After surgery the patient will undergo a rehabilitation program. After an initial period of immobilization, physical therapy can help regain joint strength and stability.
According to the American Academy of Orthopedic Surgeons (AAOS), the patient will probably need:
crutches for about 6 weeks after surgery
physical therapy for 2 to 4 months, to recover strength and motion
After 4 to 5 months, a gradual return to sports may be possible.
Minimally invasive arthroscopic surgery is less painful, the recovery time is faster, and the risk of complications is lower.
Without treatment, complications may occur. These include pain, functional impairment, recurrent swelling of the joint, and the formation of loose fragments.
Around 5 percent of middle-aged patients with osteoarthritis experienced OCD at a younger age.
https://patient.info/doctor/osteochondritis-dissecans Sagittal MRI: Linear low T1 signal at the articular surfaces of the lateral aspects of the medial condyle of the femur confirms the presence of OCD.
Treatment options include modified activity with or without weight bearing;
immobilization; cryotherapy; anti-inflammatory medication; drilling of subchondral bone;
microfracture; removal or reattachment of loose bodies; mosaicplasty and osteoarticular transfer system (OATS) procedures. The primary goals of treatment are:
Enhance the healing potential of subchondral bone;
Fix unstable fragments while maintaining joint congruity; and
Replace damaged bone and cartilage with implanted tissues or cells that can grow cartilage.
The articular cartilage's capacity for repair is limited: partial-thickness defects in the articular cartilage do not heal spontaneously, and injuries of the articular cartilage which fail to penetrate subchondral bone tend to lead to deterioration of the articular surface. As a result, surgery is often required in even moderate cases where the osteochondral fragment has not detached from the bone (Anderson Stage II, III).
Candidates for non-operative treatment are limited to skeletally immature teenagers with a relatively small, intact lesion and the absence of loose bodies.
Non-operative management may include activity modification, protected weight bearing (partial or non-weight bearing), and immobilization.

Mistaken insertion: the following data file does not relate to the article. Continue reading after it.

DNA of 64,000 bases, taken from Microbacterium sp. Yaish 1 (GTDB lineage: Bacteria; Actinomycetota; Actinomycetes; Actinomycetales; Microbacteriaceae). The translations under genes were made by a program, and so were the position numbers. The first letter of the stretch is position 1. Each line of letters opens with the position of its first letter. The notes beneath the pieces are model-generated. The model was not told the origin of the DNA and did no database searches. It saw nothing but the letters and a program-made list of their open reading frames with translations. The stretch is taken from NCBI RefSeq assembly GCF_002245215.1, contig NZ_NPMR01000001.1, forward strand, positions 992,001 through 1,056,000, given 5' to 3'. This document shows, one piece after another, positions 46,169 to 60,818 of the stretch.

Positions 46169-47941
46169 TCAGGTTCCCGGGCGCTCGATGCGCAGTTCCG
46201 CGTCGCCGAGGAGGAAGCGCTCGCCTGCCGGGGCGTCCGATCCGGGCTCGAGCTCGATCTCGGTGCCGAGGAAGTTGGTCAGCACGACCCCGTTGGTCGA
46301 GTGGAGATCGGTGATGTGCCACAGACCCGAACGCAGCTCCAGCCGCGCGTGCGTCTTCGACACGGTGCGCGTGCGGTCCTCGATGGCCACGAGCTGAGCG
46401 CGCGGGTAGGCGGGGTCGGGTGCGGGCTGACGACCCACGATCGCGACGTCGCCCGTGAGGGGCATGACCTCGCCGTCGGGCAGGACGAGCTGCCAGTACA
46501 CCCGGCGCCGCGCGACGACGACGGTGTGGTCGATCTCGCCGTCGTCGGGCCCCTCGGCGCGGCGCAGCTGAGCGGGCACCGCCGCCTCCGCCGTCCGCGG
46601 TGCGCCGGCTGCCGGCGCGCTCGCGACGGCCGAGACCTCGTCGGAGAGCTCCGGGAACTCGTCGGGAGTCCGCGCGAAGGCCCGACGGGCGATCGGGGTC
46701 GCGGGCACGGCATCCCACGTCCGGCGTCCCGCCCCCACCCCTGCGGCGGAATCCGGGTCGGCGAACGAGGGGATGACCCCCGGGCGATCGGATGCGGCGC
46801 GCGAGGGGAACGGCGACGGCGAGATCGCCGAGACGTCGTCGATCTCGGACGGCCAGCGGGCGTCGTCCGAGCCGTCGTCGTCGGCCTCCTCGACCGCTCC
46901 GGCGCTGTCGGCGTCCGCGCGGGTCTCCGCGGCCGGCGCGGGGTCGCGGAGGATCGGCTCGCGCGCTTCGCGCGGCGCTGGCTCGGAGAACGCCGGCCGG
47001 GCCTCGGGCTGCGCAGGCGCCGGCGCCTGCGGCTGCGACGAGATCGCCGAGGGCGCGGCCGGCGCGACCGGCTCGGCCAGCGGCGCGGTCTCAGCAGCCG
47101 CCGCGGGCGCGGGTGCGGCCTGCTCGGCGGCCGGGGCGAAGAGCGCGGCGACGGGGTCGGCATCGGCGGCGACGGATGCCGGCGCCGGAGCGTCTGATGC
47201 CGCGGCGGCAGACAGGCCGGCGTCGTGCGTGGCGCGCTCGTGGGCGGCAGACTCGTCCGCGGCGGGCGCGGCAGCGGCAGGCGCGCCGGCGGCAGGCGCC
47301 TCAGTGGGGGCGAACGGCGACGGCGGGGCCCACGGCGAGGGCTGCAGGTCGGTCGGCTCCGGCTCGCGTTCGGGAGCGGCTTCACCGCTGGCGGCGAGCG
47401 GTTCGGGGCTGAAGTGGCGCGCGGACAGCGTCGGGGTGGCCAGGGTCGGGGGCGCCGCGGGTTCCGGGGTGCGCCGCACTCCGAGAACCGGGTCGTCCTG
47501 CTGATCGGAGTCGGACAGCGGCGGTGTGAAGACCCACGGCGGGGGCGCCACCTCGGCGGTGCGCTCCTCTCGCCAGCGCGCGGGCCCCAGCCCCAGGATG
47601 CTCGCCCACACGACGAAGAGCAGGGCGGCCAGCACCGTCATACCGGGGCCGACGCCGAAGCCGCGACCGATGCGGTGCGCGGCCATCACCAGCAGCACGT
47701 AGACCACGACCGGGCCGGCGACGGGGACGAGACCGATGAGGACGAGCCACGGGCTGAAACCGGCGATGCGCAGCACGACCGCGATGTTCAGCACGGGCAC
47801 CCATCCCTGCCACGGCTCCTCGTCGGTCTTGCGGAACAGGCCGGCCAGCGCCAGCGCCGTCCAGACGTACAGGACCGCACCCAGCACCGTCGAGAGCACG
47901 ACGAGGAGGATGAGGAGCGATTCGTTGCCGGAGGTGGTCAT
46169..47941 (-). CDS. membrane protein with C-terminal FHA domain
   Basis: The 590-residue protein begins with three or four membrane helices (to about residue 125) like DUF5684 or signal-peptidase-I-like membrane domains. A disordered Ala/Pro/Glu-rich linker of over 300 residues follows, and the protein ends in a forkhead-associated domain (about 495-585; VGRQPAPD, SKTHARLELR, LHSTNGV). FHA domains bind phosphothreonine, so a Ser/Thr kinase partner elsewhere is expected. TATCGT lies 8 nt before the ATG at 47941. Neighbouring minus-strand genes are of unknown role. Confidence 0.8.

The goal of non-operative intervention is to promote healing in the subchondral bone and prevent potential chondral collapse, subsequent fracture, and crater formation.
Once candidates for treatment have been screened, treatment proceeds according to the lesion's location. For example, those with OCD of the knee are immobilized for four to six weeks in extensionto remove shear stress from the involved area; however, they are permitted to walk with weight bearing as tolerated.
X-rays are usually taken three months after the start of non-operative therapy; if they reveal that the lesion has healed, a gradual return to activities is instituted.
Those demonstrating healing by increased radiodensity in the subchondral region, or those whose lesions are unchanged, are candidates to repeat the above described three-month protocol until healing is noted.
The choice of surgical versus non-surgical treatments for osteochondritis dissecans is controversial. Consequently, the type and extent of surgery necessary varies based on patient age, severity of the lesion, and personal bias of the treating surgeon—entailing an exhaustive list of suggested treatments. A variety of surgical options exist for the treatment of persistently symptomatic, intact, partially detached, and completely detached OCD lesions. Post-surgery reparative cartilage is inferior to healthy hyaline cartilage in glycosaminoglycan concentration, histological, and immunohistochemical appearance.As a result, surgery is often avoided if non-operative treatment is viable.
If non-surgical measures are unsuccessful, drilling may be considered to stimulate healing of the subchondral bone. Arthroscopic drilling may be performed by using an antegrade (from the front) approach from the joint space through the articular cartilage, or by using a retrograde (from behind) approach through the bone outside of the joint to avoid penetration of the articular cartilage. This has proven successful with positive results at one-year follow-up with antegrade drilling in nine out of eleven teenagers with the juvenile form of OCD, and in 18 of 20 skeletally immature people (follow-up of five years) who had failed prior conservative programs.
Full thickness lesions
Morselization of the articular cartilage lesion